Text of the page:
It’s been nearly ten years since I started work on the first God of War. In that time I’ve shepherded many departments, but Cinematics and Story have always had a special place in my heart. Before I joined with the Ghost of Sparta, I was a Trojan (Fight On!!) at what is now USC’s School of Cinematic Arts. For me being in the writer’s room, in the sound booth, on the mo-cap stage, or with the animators is always a bit like coming home.
No one can argue that Kratos is angry. With everything that’s happened to him over the years, he has every right to be. He’s killed, either accidentally or on purpose, everyone he’s ever cared about. He’s been lied to, chained up, run through, tortured, and cast into the depths of Hades several times.
If I was him, I’d be angry too. However as much as I love the big guy, all that brutal anger can wear a person out – especially those of us who have to deal with him day in and day out for the years it takes to put an epic God of War game together! Our aim in this instalment of Kratos’ story is to try and show a bit more of his humanity. To do this, we incorporated voice-over motion capture, or “vo-mo-cap”, into our cinematic pipeline.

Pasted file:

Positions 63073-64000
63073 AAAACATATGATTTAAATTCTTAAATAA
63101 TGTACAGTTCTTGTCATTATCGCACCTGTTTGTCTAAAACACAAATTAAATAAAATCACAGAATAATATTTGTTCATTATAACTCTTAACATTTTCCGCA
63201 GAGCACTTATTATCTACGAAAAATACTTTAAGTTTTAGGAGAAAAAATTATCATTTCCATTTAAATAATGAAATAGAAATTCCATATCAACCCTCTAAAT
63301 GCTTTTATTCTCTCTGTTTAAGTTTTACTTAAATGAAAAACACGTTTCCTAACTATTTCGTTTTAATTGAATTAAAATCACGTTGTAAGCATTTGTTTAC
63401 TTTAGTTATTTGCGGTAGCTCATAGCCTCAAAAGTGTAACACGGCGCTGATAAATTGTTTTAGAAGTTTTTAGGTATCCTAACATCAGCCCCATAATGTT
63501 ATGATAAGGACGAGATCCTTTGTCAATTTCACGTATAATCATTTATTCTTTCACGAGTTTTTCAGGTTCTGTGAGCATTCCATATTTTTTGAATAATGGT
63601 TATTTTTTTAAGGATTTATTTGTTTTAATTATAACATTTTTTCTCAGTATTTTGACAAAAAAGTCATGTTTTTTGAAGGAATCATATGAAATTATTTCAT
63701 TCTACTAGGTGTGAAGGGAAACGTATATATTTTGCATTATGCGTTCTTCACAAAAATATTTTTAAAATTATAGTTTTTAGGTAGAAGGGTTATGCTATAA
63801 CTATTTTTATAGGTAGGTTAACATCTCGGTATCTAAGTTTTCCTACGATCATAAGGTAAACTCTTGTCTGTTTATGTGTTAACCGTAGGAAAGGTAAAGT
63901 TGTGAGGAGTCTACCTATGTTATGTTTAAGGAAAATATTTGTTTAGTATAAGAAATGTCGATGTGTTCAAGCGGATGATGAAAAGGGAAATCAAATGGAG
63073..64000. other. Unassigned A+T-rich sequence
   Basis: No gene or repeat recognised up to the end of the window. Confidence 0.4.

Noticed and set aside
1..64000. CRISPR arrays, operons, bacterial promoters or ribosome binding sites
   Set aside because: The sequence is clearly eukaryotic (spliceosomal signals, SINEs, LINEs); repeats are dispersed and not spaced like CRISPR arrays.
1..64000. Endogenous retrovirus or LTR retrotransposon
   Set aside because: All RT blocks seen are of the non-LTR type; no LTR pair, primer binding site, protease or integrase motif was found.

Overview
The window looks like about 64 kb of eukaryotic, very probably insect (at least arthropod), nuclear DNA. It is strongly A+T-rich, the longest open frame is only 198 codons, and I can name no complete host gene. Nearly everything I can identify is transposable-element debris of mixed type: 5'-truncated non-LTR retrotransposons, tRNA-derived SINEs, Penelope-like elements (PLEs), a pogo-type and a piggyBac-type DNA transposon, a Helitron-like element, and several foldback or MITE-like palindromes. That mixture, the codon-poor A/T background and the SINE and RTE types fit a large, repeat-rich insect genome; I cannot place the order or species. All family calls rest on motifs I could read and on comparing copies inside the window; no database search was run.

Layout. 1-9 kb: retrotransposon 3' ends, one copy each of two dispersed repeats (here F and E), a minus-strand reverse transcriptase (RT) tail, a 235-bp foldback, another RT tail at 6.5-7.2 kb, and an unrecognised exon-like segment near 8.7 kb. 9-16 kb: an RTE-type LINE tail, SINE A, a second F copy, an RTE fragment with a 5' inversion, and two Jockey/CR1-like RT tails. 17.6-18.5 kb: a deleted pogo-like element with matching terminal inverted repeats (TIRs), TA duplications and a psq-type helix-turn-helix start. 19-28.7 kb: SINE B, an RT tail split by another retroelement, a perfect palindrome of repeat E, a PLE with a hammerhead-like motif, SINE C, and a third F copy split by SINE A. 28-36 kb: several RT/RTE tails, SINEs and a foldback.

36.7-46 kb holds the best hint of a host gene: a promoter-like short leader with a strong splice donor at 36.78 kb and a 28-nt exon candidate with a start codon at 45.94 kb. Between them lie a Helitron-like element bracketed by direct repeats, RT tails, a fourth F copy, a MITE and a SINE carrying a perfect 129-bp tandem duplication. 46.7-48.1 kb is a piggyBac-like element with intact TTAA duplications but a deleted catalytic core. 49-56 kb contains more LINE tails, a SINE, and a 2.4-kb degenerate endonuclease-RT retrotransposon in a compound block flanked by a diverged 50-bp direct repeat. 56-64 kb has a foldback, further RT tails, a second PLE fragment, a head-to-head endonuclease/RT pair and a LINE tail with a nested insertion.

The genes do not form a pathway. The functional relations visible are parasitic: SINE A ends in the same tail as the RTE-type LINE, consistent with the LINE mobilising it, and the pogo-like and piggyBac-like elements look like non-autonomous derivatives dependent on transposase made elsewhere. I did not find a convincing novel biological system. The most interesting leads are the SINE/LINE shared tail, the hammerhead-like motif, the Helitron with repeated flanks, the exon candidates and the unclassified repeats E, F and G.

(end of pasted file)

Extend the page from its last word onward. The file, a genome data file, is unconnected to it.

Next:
The really exciting part of “vo-mo-cap” is that it gives our voice actors an opportunity to work together in a scene. Delivery, timing and efforts all come more naturally because the actors are able to play off of each other. They see how far apart they are from each other physically. They can watch emotions play out on each other’s faces and respond appropriately. THEY CAN WHISPER!
The technology we have now is awesome. Back on the first God of War we might be able to show the actors concept art and possibly a playblast of animation that was in progress. Now we can load up the game environment, the character’s model and rig, and show a rough solve of the actor’s own performance in real time between takes.
Storytelling is what makes us human. It’s how we pass on our history, learn lessons and process primal feelings like love, anger and sorrow. Storytelling, and its interactive evolution in games, is as necessary to life as breathing. Kratos’ story is filled with rage, but it is also filled with a deep love and painful sorrow. It truly is a privilege and a joy to work with such a talented group of people that make up the God of War family and bring that story to life. I hope you enjoy this closer look behind the scenes of God of War: Ascension‘s cinematic process!